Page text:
What Is Reflexology?

Pressure points for stress and pain relief

Reflexology is an ancient healing art that uses the manipulation of points on the feet, hands and ears to treat pain and stress throughout the body.

The history of reflexology

The history of reflexology can be traced back to ancient times. Pictures, written records and artifacts show its presence in ancient Egypt, China, India, Japan and Russia. While various cultures preserved the teachings and practices of this healing art, it spread around the world through patients who were helped by this treatment. It was not called "reflexology" until 1917, when Vladimir Bekterev, a Russian neurologist and psychiatrist, coined the phrase.

Modern reflexology can be traced to the United States in the 20th century, with the introduction of "zone therapy" by William H. Fitzgerald, M.D.. Fitzgerald divided the body into 10 "zones," and maps of the reflexology points were created for the hands, feet and ears, linking the zones to pressure points. Reflexologists apply pressure to the correct point to relieve stress or tension in a particular area of the body. When pressure is applied to a reflexology point, it sends a message to the brain to release endorphins, which are the body's natural pain relievers.

Benefits of reflexology

Although there is no medical proof that reflexology can cure diseases, it is promoted as an alternative treatment. It is a great stress and pain reliever for the whole body. As the body releases tension and stress, it opens up to relaxation.

Reflexology points in the feet

In reflexology, the feet contain dozens of pressure points. The points on each foot are slightly different, with the right foot corresponding to the right side of the body and the left foot to the left. Here are examples of the most common, along with their associated areas:

  • Tips of toes (both feet) – Brain
  • Upper inner side of big toe (both feet) – Temples
  • Lower inner side of big toe (both feet) – Side of neck
  • Outer edge of foot, below the little toe (both feet) – Arm and shoulder
  • Center of foot, top of arch (left foot) – Liver
  • Center of foot, top of arch (right foot) – Stomach
  • Back of calf (both feet) – Sciatic nerve

Reflexology points in the hands

Here are a few examples of pressure points in the hand:

  • Tops of fingers (above first joint; both hands) – Head/face/sinus
  • Middle of fingers (around second joint; both hands) – Neck
  • Lower part of fingers (near base; both hands) – Tops of shoulders
  • Center part of back of hand (both hands) – Upper back
  • Center of thumb pad (both hands) – Pituitary gland
  • Center of palm (left hand) – Stomach
  • Center of palm (right hand) - Liver

Reflexology points in the ears

Pressure points for the ear include:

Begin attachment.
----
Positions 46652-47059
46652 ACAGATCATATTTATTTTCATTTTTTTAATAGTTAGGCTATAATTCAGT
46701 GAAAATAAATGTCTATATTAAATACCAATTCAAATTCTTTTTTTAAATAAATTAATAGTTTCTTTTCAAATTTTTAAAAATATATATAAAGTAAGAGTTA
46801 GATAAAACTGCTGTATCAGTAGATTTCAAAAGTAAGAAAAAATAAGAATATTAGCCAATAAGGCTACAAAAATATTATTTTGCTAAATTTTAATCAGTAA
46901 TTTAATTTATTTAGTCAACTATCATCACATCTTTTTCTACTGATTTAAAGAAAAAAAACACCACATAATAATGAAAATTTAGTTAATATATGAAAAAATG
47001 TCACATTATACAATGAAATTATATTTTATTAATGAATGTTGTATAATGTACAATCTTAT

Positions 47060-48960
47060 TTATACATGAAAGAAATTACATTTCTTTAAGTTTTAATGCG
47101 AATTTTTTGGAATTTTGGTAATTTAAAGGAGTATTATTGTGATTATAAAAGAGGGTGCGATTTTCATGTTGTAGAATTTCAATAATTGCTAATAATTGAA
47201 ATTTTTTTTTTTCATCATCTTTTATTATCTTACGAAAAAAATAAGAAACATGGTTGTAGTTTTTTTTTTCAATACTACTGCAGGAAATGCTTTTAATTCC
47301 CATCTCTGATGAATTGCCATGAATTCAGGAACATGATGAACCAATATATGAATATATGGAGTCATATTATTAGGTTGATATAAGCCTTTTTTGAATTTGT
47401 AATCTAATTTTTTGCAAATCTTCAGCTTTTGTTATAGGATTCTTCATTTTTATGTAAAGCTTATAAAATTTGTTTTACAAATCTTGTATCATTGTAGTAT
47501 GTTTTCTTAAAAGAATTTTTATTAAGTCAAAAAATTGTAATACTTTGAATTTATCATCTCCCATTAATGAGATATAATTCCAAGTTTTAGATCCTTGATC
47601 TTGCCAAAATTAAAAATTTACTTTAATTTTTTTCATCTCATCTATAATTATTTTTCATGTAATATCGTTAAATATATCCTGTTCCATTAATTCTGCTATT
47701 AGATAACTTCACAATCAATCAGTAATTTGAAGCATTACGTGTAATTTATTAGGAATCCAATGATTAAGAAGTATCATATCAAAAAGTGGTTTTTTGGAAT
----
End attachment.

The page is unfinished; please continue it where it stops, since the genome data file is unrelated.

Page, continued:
• Bottom of earlobe (both ears) – Lips, tonsils
  • Center of earlobe (both ears) – Eyes
  • Upper outer edge of earlobe (both ears) – Jaw
  • Upper inner edge of earlobe (both ears) – Teeth
  • Edge of outer ear (both ears) – Wrist/elbow/shoulder

Reflexology charts are essential guides

The above points are just to give you an idea of the types of pressure points you'll find in reflexology. If you're going to give a good reflexology massage, detailed reflexology charts are indispensable. They are available as posters as well as small diagrams, and you can even find sculptural models.

What you'll need for a reflexology massage

Besides a detailed reflexology map, you will need a comfortable chair, table or mat. Some practitioners also use foot powder.

Differences between reflexology and massage

There is often confusion between reflexology and massage and what each can provide. The power of touch is important to both, and both involve the use of the hands, although reflexology uses the thumbs and fingers, instead of the entire hand. Massage focuses on the muscular system and working muscles, while reflexology concentrates on the nervous system, working the nerve endings in the feet, ears and hands.

Dr. Mehmet Oz and his contribution to reflexology

Dr. Oz, a well-respected and accomplished cardiothoracic surgeon in the United States, has promoted the benefits of reflexology on the Oprah Winfrey Show many times. His demonstrations have helped expose the treatment to a wider audience. Dr. Oz is well known in the medical world, and believes in the benefits of reflexology, even though it is not yet recognized as a medical treatment.

What should you expect during a reflexology session?

A session with your reflexologist could last between 30 minutes and one hour. During your first session, be prepared to discuss your full medical history. The reflexologist will inspect your hands, feet and ears. During the session, you will receive a thorough massage of your hands or feet. After a session, drink lots of fluids to remain adequately hydrated.

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